think about it
  1. As of August 1862, what was Lincoln prepared to do for slaves, and under what conditions?
  2. Based on the evidence provided, how would you characterize Lincoln’s public position on slavery in August of 1862? Which parts of Lincoln’s statements led you to your conclusion?

It was the actions of slaves themselves that forced Lincoln’s hand on the issue of emancipation.

When the Civil War began, thousands of slaves — men, women, and children — fled to the safety of Union lines. In May 1861, Union General Benjamin Butler and other military officers labeled these refugees as contrabands.

term to know
Contrabands
Runaway slaves who escaped to the Union army’s lines.

Butler and other officers argued that the Union army was not obliged to return runaway slaves to their owners because the South had seceded from the Union, which meant that contrabands were no longer subject to fugitive slave laws. The Union army set up camps to house contrabands and, in some cases, established schools to educate slave children. Their intent was not only to assist runaway slaves, but to also deprive the Confederacy of valuable labor.

Congress, which was dominated by the Republican Party because many southern congressmen (mostly Democrats) left to join the Confederacy, began to define the status of runaway slaves, and to address the issue of slavery in the U.S., by the fall of 1861.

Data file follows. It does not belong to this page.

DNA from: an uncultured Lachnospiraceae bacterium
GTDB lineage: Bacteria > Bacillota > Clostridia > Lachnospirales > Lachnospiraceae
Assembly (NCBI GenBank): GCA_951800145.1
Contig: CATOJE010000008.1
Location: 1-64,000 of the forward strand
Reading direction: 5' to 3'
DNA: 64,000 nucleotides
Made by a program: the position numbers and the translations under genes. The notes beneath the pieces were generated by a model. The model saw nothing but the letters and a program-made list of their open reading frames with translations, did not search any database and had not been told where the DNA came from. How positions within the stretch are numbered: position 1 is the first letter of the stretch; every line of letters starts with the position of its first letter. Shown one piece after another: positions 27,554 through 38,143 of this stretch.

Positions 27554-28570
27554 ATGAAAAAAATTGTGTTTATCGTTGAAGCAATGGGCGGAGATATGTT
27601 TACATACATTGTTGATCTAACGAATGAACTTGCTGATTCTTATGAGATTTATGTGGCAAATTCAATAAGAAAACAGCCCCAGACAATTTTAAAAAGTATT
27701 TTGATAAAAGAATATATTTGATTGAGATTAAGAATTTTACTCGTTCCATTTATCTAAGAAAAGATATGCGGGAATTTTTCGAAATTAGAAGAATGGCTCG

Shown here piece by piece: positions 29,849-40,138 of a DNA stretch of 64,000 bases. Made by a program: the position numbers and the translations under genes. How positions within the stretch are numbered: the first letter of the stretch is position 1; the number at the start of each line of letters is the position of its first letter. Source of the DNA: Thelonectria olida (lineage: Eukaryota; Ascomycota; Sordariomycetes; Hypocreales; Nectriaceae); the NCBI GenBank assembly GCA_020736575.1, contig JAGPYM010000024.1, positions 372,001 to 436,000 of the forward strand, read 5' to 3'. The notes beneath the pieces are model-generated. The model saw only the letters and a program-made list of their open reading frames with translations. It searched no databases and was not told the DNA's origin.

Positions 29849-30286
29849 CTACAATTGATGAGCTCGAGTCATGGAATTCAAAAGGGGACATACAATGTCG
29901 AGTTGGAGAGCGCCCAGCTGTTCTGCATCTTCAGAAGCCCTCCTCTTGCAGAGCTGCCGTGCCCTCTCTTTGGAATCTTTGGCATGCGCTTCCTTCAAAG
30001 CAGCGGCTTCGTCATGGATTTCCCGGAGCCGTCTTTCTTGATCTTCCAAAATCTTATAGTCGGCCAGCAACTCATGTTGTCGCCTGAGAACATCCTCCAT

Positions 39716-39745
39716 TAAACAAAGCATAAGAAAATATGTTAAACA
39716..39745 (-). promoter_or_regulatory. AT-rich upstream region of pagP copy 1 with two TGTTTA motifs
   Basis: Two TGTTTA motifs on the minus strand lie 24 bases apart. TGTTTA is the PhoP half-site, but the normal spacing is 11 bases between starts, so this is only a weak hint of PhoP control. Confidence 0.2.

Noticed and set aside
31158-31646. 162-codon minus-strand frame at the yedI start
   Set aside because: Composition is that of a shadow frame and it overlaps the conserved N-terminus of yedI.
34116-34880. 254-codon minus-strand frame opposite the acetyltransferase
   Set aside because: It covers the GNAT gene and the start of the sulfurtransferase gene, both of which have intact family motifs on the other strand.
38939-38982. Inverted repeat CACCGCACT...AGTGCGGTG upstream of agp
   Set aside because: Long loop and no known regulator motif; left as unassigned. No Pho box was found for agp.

• In August 1861, legislators approved the Confiscation Act of 1861, empowering the Union to seize property, including slaves, used by the Confederacy.
  • In April 1862, Congress abolished slavery in Washington, D.C.
  • In July 1862, Congress passed a second Confiscation Act, which extended freedom to runaway slaves as well as to those who lived in Union-occupied territory.

With the war having dragged on into the fall of 1862, and with abolitionists and Republicans in Congress demanding an end to slavery, Lincoln presented an ultimatum to the Confederacy on September 22, 1862, shortly after the Battle of Antietam. The ultimatum gave the Confederate states until January 1, 1863, to rejoin the Union. If they did, slavery would continue in the South. If they did not, Lincoln would abolish it.

think about it
Why do you think Lincoln sent this ultimatum to the Confederate states before he issued the Emancipation Proclamation? What do you think would have happened if a Confederate state accepted his offer?

Confederate states took no action in response to Lincoln’s ultimatum. On January 1, 1863, he signed the Emancipation Proclamation, which stated the following:

Emancipation Proclamation